Decision-Making Techniques Make Things Easier

Using decision-making techniques lets you analyze your different options in an organized layout. You can see the hard facts laid out side by side for easy comparison. You don’t just write down the various options, but you include all the relevant facts of each option. By having everything right there in black and white, you’re making it easier to make a decision.

When you’re comparing decisions, you want to include the good points, the bad points, and things that you don’t know enough about to categorize them. It’s a great idea to research these unfamiliar points so you’ll see whether they can go under benefits or problems.

Organizing the facts into a written format takes out some of the emotions. Deciding while emotional is never a good idea. If you’re thrilled about the idea of having a wedding, you might make the mistake of saying yes when your boyfriend proposes. You ignore the fact that you have a rocky relationship or that you haven’t known each other very long.

Types of Decision-Making Techniques

There are plenty of ways that you could organize your ideas so you can make better decisions. You could just grab a piece of paper and start jotting down your thoughts about the upcoming choice. Don’t try to control the way your ideas come. Just write down everything that occurs in your mind.

When you give your mind free control to do its own thing, you can end up learning things you weren’t aware you were concerned about. A lot of times, we convince ourselves of something while completely ignoring other aspects that we should consider.

If random jottings aren’t your style, you could use decision-making techniques. The method you choose isn’t necessary. What matters is that you decide something promptly and that you picked the best choice out of your options.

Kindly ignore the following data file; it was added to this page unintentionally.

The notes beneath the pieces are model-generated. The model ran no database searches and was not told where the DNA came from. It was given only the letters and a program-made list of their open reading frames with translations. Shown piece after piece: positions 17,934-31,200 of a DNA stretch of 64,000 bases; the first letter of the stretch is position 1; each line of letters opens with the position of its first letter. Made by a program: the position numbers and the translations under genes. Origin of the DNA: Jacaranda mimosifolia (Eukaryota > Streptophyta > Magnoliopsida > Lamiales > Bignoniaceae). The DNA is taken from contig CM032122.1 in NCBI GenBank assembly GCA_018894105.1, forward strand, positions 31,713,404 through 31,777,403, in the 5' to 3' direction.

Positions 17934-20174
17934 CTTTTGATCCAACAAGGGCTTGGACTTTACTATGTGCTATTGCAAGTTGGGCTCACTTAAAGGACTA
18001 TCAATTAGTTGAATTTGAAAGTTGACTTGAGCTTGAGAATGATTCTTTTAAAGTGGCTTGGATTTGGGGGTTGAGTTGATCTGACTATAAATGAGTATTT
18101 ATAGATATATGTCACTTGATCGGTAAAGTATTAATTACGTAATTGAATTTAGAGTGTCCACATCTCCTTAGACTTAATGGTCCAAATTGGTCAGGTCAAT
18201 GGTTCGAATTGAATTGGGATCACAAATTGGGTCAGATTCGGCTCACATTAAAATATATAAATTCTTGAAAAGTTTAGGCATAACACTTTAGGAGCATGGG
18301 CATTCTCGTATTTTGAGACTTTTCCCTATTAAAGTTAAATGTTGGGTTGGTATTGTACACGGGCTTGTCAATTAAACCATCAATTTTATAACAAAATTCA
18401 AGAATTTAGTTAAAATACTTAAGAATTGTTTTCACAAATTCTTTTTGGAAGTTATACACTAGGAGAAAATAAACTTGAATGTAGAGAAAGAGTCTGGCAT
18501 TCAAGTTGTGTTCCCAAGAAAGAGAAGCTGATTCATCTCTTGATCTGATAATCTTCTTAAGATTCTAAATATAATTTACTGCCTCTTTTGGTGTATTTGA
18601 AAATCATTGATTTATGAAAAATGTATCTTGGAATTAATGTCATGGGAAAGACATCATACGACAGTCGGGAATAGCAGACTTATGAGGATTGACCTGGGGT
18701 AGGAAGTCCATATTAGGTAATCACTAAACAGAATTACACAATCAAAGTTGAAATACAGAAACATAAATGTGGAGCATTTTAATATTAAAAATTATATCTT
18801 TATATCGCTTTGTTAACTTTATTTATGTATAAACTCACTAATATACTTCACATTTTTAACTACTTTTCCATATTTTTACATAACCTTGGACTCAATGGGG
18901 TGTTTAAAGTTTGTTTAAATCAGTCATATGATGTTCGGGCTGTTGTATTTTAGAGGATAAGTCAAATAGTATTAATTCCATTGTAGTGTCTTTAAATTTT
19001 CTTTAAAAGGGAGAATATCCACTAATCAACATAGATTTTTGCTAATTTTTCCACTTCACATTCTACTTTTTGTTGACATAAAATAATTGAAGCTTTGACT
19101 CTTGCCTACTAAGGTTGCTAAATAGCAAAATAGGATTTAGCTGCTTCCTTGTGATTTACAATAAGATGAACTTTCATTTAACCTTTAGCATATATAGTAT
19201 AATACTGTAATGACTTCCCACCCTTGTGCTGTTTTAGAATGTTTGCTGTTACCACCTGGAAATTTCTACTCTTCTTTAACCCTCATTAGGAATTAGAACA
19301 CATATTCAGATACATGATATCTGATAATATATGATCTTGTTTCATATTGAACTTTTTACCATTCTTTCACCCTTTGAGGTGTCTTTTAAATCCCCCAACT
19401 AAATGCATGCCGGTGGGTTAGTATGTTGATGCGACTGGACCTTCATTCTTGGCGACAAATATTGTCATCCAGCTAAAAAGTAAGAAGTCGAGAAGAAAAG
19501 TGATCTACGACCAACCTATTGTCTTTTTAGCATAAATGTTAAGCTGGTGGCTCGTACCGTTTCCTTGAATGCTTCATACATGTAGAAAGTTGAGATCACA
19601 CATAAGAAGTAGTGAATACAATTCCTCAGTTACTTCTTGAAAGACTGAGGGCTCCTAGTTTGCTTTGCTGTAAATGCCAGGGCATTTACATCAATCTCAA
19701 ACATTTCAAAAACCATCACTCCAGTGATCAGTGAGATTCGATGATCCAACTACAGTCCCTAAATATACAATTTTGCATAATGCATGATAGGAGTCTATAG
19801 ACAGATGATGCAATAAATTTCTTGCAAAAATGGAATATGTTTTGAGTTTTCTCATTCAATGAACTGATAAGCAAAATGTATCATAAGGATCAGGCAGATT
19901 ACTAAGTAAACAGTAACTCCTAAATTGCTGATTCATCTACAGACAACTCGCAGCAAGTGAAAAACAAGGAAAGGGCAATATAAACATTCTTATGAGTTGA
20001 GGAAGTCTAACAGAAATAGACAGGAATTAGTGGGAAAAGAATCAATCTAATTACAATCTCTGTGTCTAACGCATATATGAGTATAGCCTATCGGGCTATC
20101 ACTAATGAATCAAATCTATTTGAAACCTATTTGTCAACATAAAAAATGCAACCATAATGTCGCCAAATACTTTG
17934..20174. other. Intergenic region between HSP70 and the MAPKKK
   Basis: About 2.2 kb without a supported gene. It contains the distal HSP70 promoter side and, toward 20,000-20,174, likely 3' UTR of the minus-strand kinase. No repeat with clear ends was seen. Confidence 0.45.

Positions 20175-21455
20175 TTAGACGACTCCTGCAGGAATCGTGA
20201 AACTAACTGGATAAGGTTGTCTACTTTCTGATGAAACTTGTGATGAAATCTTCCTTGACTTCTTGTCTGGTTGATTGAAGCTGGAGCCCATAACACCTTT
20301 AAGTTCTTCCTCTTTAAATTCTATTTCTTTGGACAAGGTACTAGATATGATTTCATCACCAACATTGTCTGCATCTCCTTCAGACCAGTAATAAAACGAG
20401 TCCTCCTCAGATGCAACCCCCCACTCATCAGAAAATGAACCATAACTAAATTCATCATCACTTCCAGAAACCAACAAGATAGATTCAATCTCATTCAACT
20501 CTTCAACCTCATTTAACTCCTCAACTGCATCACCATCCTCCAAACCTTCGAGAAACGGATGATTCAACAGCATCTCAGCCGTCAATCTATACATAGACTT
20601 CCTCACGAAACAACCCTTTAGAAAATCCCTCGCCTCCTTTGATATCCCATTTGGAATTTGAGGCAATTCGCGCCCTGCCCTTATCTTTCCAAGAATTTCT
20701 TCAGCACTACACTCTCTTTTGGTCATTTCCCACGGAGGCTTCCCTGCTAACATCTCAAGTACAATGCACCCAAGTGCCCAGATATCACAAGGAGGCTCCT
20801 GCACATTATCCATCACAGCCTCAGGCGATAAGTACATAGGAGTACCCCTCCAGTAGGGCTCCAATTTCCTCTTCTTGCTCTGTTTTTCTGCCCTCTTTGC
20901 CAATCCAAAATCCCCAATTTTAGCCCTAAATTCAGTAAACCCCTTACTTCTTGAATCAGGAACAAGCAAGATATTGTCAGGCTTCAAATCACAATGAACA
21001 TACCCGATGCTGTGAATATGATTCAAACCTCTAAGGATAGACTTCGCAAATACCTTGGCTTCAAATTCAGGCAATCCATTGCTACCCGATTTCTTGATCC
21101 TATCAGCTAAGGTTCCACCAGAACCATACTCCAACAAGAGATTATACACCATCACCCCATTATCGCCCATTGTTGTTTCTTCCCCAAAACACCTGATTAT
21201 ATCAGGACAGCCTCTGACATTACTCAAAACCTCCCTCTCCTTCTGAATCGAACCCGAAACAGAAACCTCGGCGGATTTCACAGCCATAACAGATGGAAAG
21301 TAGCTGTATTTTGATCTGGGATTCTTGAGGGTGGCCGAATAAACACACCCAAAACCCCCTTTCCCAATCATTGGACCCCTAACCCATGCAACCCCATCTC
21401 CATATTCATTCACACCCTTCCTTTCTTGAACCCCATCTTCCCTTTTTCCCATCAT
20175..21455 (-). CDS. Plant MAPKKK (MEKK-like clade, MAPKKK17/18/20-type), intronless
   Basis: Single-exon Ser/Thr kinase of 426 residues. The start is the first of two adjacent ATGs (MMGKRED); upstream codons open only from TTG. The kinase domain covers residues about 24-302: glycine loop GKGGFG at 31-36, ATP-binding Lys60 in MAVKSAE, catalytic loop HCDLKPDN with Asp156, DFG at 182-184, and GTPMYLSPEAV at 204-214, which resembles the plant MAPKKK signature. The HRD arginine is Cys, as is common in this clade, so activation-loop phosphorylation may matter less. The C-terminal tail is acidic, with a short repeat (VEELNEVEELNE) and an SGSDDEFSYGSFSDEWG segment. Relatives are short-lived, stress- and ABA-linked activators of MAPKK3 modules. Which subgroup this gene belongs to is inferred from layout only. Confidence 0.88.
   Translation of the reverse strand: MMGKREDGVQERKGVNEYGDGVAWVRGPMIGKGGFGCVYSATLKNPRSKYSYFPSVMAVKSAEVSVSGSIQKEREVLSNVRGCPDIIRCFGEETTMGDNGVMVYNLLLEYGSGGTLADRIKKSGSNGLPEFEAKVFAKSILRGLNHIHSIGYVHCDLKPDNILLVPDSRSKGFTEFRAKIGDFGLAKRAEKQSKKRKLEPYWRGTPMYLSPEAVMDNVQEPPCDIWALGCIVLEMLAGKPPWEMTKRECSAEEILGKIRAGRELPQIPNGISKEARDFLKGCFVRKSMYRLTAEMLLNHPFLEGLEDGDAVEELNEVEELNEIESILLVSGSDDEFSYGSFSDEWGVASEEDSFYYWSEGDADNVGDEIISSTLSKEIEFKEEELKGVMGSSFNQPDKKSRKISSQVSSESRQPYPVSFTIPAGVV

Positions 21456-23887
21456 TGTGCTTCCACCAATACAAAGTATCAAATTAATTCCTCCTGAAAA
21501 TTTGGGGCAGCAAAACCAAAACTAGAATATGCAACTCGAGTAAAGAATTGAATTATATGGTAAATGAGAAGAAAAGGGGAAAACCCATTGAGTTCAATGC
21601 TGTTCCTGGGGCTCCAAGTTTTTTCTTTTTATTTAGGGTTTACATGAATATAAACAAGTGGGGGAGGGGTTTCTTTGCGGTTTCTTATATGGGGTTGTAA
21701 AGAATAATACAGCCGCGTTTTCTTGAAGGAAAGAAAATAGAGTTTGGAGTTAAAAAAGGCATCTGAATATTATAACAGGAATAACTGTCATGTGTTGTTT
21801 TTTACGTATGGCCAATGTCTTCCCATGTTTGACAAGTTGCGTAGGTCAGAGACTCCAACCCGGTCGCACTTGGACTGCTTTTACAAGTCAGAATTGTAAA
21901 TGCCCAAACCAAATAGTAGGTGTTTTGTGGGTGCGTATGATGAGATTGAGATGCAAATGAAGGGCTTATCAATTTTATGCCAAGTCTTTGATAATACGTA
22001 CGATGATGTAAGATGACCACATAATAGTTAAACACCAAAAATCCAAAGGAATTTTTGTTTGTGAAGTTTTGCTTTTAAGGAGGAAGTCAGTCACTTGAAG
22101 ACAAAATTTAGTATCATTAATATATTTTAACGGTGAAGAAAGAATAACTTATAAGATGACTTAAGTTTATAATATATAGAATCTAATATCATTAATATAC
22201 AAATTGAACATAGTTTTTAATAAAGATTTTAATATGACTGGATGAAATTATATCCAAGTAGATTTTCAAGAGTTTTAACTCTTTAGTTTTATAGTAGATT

One technique you could use to organize your thoughts is called a T-Chart. You’re going to make a list of each of your options. Then you’re going to fill in the facts about these choices. This format uses a chart design like the one below. You can use this option for yes/no, either/or, and two-option decisions.

For this chart, P stands for Pro, C stands for Con, and U stands for Undecided.

Option 1 (Stay at Current Job) Option 2 (Relocate)
Established relationships with coworkers (P) Better pay (P)
Same location (U) New city (U)
Same pay (C) Don’t know anyone (C)
No moving (P) Have to move (C)


You could use Excel or Google Sheets to fill out this chart or just draw one on a piece of paper. If you want to save time, don’t even make a full chart. Just have a line that separates the two categories. Once you’ve filled this list out, tally up the score. Whichever option has a higher score will most likely be the right choice for you.

Take your time filling out your chart. Don’t make a decision right after figuring out the score. Give yourself a few days to sleep on the situation. Continue adding things to your chart as you keep thinking about the situation and all the different possibilities.


Another method to use is called PMI, which means plus, minus, and interesting. This technique is useful for decisions that are yes/no, either/or situations where you’re weighing two options against each other for the best solution. Should you accept that college offer or say no since you want the other one instead?

In this method, you’re going to consider the change you’re deciding on. Make out a three-column chart divided into Pluses, Minuses, and Interesting. Write down all the good things in the plus column. In the minus column, list all your negative opinions. And in the interesting column, you’ll have factors that don’t matter.

Accepting Scholarship to State College

Plus Minus Interesting
Friends are going Not my first pick of school Large campus
Close to parents Close to parents Free laundry and food
Good class choices Doesn’t have known staff Favorite author went here
Cheaper tuition Higher dorm rooms Cool mascot and team colors
Good school reputation Bad sports team Lots of social groups